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Philip Wallace Hiden Sr.

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Philip Wallace Hiden Sr.

Birth
Orange County, Virginia, USA
Death
25 Oct 1936 (aged 64)
Newport News City, Virginia, USA
Burial
Lynchburg, Lynchburg City, Virginia, USA Add to Map
Memorial ID
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J. L. Cowherd (49060989) sends the info: Philip Hiden served as the mayor of the independent city of Newport News from 1920 to 1924. He was the first mayor to serve under a new City Council-City Manager form of government, as opposed to being directly elected.
~~~~~~
The Daily Press (Newport News, Va.),
Mon, 26 Oct 1936, p1 & 8, c4 & 1

Philip W. Hiden, Business, Civic Leader, Succumbs
Local Shipping, Warehouse Operator Dies at 64, Following Five-Week Illness
Started In Produce Here In 1899
Identified With Many Movements to Benefit Citizens and Community

Philip Wallace Hiden, 64, who, over a period of 37 years, built one of the largest shipping and warehouse storage businesses on the Atlantic seaboard, died yesterday afternoon at 3:45 at Riverside hospital following an illness of five weeks.

He started his career as a telegraph operator for the Chesapeake & Ohio railway at Fredericks Hall at the age of 19. With the war came opportunities for a broader service which gained for him the confidence of railway officials in the handling of vast shipments of timber and horses.

Locating in Newport News shortly after the city became incorporated, he attained before many years a place as a citizen of the first order. He became mayor of the city when the new form of government was established and was among the leaders who sponsored change in administrative affairs at that time. He urges and was largely responsible for the purchase of the water works of the city and also for the reorganization of Riverside hospital.

Mr. Hiden was the son of Philip Barbour Hiden of Orange county and Betty Hawes Goodwin of Louisa county. He was born in Orange county, and when he was 15 the family moved to Fluvanna, where he attended school. Later he was a student at William and Mary college, but at 19 he cut short his college studies to accept a position as telegraph operator. Within several years he had held posts as agent at practically every station between Fredericks Hall and Old Point, and long after he had left the service he held by proxy the agency at Oyster Point, which he relinquished around 1924.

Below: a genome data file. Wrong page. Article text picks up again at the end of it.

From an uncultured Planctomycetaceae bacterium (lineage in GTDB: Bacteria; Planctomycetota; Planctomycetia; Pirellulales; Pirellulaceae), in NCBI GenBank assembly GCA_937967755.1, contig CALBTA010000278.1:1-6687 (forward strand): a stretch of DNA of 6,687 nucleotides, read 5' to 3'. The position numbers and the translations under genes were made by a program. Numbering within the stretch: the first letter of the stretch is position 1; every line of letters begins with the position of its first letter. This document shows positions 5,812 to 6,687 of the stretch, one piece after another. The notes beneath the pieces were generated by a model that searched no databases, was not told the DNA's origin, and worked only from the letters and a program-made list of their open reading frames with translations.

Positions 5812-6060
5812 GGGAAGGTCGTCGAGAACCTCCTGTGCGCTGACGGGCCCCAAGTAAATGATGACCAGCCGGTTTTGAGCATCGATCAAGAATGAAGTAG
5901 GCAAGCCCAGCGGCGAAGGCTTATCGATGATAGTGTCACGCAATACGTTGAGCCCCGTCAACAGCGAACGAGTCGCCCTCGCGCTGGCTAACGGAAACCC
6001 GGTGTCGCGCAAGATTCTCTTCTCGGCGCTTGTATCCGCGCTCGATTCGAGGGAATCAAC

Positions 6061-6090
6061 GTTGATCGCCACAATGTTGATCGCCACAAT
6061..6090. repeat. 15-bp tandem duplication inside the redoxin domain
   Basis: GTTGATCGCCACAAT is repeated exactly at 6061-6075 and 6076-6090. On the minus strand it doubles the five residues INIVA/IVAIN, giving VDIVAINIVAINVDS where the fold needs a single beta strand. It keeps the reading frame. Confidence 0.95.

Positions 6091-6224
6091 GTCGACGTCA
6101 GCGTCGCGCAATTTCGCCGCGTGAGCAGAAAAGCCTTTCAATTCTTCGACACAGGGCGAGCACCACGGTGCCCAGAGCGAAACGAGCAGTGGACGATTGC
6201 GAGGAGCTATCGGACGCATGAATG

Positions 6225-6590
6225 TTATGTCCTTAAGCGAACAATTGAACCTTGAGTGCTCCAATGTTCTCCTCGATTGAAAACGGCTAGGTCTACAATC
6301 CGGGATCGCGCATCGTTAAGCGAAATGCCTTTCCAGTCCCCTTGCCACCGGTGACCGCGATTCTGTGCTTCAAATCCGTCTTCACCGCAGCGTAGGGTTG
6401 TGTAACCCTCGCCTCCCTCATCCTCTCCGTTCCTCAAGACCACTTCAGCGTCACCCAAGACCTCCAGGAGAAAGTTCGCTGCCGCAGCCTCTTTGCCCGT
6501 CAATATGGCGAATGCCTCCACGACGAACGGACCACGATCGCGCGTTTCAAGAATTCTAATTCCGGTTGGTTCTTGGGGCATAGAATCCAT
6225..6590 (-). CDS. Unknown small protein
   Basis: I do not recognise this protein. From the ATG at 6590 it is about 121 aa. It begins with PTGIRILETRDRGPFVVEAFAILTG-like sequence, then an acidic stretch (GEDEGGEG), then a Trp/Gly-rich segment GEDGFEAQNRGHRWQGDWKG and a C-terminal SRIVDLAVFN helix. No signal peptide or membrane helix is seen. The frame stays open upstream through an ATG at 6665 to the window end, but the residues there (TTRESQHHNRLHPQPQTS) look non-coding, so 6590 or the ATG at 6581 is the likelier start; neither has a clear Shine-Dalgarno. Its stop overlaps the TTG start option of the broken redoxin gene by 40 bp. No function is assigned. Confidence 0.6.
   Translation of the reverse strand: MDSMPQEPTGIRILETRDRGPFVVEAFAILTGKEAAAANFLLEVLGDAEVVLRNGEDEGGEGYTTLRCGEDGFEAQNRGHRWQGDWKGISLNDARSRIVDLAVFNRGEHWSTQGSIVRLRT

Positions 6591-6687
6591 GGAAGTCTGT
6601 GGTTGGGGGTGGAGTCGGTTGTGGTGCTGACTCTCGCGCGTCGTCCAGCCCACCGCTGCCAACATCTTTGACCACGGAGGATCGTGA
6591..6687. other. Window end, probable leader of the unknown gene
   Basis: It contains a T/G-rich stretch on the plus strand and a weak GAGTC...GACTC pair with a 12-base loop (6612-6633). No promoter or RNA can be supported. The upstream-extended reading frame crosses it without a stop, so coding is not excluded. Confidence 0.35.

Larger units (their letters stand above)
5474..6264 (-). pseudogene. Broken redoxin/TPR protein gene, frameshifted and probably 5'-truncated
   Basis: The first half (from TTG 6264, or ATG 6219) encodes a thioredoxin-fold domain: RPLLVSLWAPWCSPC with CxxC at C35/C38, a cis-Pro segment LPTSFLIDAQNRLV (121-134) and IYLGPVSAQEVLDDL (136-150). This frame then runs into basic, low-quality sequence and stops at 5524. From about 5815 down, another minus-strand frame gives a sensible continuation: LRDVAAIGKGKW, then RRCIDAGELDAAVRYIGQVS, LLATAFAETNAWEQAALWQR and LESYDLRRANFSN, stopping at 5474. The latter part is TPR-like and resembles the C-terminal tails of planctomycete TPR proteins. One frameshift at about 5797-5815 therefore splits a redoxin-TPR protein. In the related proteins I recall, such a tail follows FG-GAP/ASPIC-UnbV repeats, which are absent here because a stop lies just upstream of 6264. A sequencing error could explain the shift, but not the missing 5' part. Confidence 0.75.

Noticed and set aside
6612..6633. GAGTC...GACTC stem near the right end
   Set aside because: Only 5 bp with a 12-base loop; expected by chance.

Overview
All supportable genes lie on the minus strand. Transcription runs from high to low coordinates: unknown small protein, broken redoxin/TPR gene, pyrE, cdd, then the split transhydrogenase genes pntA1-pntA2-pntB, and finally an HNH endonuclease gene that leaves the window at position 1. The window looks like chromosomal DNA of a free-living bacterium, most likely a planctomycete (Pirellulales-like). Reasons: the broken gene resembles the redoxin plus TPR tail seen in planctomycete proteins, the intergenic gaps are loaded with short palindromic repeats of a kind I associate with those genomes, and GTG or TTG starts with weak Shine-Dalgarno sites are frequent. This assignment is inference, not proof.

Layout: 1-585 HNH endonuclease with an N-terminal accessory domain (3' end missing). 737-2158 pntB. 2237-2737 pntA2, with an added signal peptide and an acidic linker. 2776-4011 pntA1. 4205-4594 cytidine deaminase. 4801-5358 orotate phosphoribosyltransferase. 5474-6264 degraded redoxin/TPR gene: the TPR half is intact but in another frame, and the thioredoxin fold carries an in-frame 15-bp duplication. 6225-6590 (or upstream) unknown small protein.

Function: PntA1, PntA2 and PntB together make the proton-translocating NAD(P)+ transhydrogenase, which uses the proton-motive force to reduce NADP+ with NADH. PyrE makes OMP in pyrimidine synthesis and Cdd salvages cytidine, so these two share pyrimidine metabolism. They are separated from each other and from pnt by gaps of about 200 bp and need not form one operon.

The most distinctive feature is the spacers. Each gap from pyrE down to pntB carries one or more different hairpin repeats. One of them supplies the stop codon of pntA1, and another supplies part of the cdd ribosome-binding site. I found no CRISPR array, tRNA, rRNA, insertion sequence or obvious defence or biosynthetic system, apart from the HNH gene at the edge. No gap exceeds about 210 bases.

Mr. Hiden came to Newport News in 1899. He was a youth, still in his 20s. Forming a partnership with H. B. Walker, the two went into the wholesale produce business under the firm name of Hiden and Walker. The business thrived and later Mr. Hiden added wood and building timber to the firm's activities.

In 1904 the firm dissolved and Mr. Hiden retained the wood and timber business which became the basis of extensive operations during the years just prior to and during the world war.

Big Shipper of Timber.

He acquired large holdings of wood and timber in various parts of Virginia and engaged in the shipment of timber cargoes through the local port.

Meanwhile, he married Miss Martha Woodroof of Detmold, near Coleman's Falls, Bedford county, June 23, 1909.

Mr. Hiden's relations with the Chesapeake & Ohio railway had resulted in a mutual faith between himself and the railroad officials as a result of many transactions during the years following establishment here in 1899. Consequently, when the flood of 1913 visited the area around Cincinnati, the railroad asked Mr. Hiden to take charge of the shipment of vast quantities of timber from the east to take care of emergency construction work, especially of bridges and other necessary facilities that had been washed away.

A study of the forest regions of the east had given Mr. Hiden an excellent conception of where timber could be obtained. Despite the short notice, he boarded a freight train directed to several points in Maryland and after directing the loading of a number of trains he went to Cincinnati to direct the unloading and aid in other ways in the emergency.

A year later most of the nations of the Old World were engaged in an unprecedented conflict. Horses by the thousands were needed as quickly as they could be obtained and shipped abroad. Newport News became a port of embarkation for animals, and later for men. France, Belgium and Spain were clamoring for horses. The British remount commission was pressing the governments for shipments as rapidly as they could be obtained. Again the railroad here went to Mr. Hiden in another emergency, something new and different from floods, but with confidence that he would direct the work effectively, and explained the requirements of feeding and taking care of thousands of horses to be shipped through the port to the nations named.

During the period of the world war, he shipped 560,000 horses, and lost only 1 percent, according to records of H. Sidney SMith, Mr. Hiden's "right-hand man."

Soon after the close of the conflict, Mr. Hiden relinquished his interest in wood and timber shipments, although he devoted some time to disposing of forests and other kindred matters incident to the embarkation activities of the port.

Establishes New Business